I think optimal bet sizing (“amount,” in @zmansuncle’s original post) is more important, because it requires a solid understanding of when to bet/fold/call. Let me provide an example.
Let’s imagine I’m at a loose, passive table, like most of those featured on this site. If there are going to be a ton of preflop callers, basically regardless of my bet sizing, then I’ll want to fold almost all of my hands, and bet extremely heavy when I do have a solid hand. If I’m calling too often, then on most boards I’m going to have no idea where I stand; if I do catch a healthy chunk of the flop, it may be difficult for me to get much further value. On the other hand, if I’m betting large too often, then I run the risk of getting called or raised by much better hands. Keeping my range tight influences my decision to bet big, and betting big means I have to keep my range tight.
Another example: With 100BB effective stacks at a 9-handed table, I followed the advice from above, betting 7x on the button facing 4 limpers. The big blind, UTG, and CO all call my large raise, resulting in a pot containing about 30BB after rake. The flop comes Kh 9s 2d, and it checks to me. What should I do? With such a disconnected board, I like c-betting with my entire range. However, if I bet the pot with my entire range, then my opponents can profitably call or check-raise whenever they have a king.
The bet size is too large to get calls from draws, since the only draws on this board are backdoor flushes which shouldn’t chase a pot-sized bet, or an inside straight draw (JT, QT, or QJ). Also, because of my raise size and relatively tight opening range, I’ll have more combinations of low-to-medium pocket pairs (possibly up to 30 combos if I open as loose as 44), TT-QQ (18), and suited aces without a king (anywhere from 4 to 16, depending on how tight you want to be) than 99 (3), KK (3), AA (6), or AK (12), leaving me in rough shape when I get called by a competitor with a king.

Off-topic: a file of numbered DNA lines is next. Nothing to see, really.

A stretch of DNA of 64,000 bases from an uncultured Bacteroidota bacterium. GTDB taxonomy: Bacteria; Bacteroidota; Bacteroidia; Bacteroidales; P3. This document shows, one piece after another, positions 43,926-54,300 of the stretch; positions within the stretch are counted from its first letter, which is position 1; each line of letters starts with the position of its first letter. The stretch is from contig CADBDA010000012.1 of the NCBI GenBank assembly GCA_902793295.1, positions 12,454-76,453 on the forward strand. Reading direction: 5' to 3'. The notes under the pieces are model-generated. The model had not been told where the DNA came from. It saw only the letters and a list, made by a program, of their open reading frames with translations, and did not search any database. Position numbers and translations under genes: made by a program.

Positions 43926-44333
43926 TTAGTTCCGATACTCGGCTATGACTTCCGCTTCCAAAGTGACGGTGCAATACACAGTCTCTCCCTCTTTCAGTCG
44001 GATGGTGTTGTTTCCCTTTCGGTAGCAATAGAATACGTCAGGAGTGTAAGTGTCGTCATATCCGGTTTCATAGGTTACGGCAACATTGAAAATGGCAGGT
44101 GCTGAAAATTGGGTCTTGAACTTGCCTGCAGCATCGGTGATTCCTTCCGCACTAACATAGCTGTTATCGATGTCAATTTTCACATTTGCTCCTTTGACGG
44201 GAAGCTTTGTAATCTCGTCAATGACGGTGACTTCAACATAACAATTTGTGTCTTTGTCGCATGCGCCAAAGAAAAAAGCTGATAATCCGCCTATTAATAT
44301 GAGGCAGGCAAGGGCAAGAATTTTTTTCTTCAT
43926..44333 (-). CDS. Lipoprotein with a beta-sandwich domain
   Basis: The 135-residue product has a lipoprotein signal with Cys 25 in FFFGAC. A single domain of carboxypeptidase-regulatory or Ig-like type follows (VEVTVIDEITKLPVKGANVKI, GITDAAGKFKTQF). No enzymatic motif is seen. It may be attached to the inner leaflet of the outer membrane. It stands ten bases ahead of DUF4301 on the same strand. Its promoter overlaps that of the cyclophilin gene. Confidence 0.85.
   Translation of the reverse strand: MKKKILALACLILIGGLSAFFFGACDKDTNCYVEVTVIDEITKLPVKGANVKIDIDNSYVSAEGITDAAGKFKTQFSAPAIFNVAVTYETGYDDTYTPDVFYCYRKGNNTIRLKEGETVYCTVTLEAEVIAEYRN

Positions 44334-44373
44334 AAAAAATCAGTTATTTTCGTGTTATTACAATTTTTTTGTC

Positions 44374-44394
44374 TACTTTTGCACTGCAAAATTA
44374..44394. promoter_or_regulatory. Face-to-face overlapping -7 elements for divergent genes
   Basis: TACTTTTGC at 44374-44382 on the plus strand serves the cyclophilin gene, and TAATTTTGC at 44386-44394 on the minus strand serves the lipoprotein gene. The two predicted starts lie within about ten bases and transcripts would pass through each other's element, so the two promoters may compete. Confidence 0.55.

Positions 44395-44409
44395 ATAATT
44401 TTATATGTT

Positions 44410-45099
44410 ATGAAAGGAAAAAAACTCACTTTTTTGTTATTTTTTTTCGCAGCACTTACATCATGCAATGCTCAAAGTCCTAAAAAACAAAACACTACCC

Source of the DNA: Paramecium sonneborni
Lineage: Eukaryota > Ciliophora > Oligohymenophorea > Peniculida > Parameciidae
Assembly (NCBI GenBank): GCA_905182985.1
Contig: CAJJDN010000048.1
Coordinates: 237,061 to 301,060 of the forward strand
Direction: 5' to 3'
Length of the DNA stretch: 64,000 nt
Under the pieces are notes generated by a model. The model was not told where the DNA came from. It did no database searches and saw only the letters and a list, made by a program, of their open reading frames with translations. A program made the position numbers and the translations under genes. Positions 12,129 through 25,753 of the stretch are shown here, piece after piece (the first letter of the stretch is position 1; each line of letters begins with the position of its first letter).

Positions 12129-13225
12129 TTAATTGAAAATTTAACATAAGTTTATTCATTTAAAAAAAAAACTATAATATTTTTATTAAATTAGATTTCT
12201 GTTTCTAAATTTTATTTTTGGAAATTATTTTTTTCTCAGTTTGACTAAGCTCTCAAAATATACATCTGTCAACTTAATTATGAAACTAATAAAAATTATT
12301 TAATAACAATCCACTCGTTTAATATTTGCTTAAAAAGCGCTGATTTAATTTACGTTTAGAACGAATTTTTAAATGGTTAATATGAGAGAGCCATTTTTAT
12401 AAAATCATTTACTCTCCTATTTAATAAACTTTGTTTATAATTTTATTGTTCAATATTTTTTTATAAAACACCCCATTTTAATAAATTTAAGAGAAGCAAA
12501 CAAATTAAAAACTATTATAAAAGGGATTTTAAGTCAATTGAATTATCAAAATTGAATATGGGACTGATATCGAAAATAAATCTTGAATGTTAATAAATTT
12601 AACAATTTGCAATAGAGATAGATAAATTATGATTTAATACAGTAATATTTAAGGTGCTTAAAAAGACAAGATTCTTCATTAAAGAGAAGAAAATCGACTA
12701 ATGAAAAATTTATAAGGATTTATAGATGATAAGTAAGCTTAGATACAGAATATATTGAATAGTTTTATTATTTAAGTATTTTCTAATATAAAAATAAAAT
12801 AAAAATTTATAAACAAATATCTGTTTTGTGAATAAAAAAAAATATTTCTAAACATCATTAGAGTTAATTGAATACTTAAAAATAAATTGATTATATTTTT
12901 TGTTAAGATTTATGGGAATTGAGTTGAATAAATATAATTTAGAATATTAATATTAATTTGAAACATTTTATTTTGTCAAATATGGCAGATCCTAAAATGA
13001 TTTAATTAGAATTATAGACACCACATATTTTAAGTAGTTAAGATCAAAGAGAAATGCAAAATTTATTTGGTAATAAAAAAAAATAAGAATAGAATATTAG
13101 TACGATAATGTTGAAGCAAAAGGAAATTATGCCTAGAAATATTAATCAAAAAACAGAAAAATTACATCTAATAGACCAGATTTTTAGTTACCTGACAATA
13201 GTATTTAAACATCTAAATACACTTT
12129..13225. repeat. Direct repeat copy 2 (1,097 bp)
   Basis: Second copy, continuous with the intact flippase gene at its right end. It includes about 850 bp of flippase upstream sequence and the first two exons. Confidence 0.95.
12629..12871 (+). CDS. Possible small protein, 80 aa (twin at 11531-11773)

Betting small - in the realm of 20-30% pot, or 4-6BB - will garner folds from low suited connectors, aces that missed the flop, most low-to-mid pocket pairs, &c. If you check here, you might allow someone with weaker draws to start catching up (e.g. 67s having an OESD if an 8 comes on the turn). This could allow you to scoop the whole pot for cheap on the flop, picking up over 20BB with your entire range. Meanwhile, when you do have AK or 99, you’ll be able to get value from weaker kings.
Now, what if you only minbet here? Well, nobody should be folding, since just about everyone will have at least 3% equity against your range, even if the flop apparently missed them. All you’ve done is further bloated the pot.
Long story short, bet sizing requires an intimate understanding of the decision of whether to bet in the first place, and is therefore more important.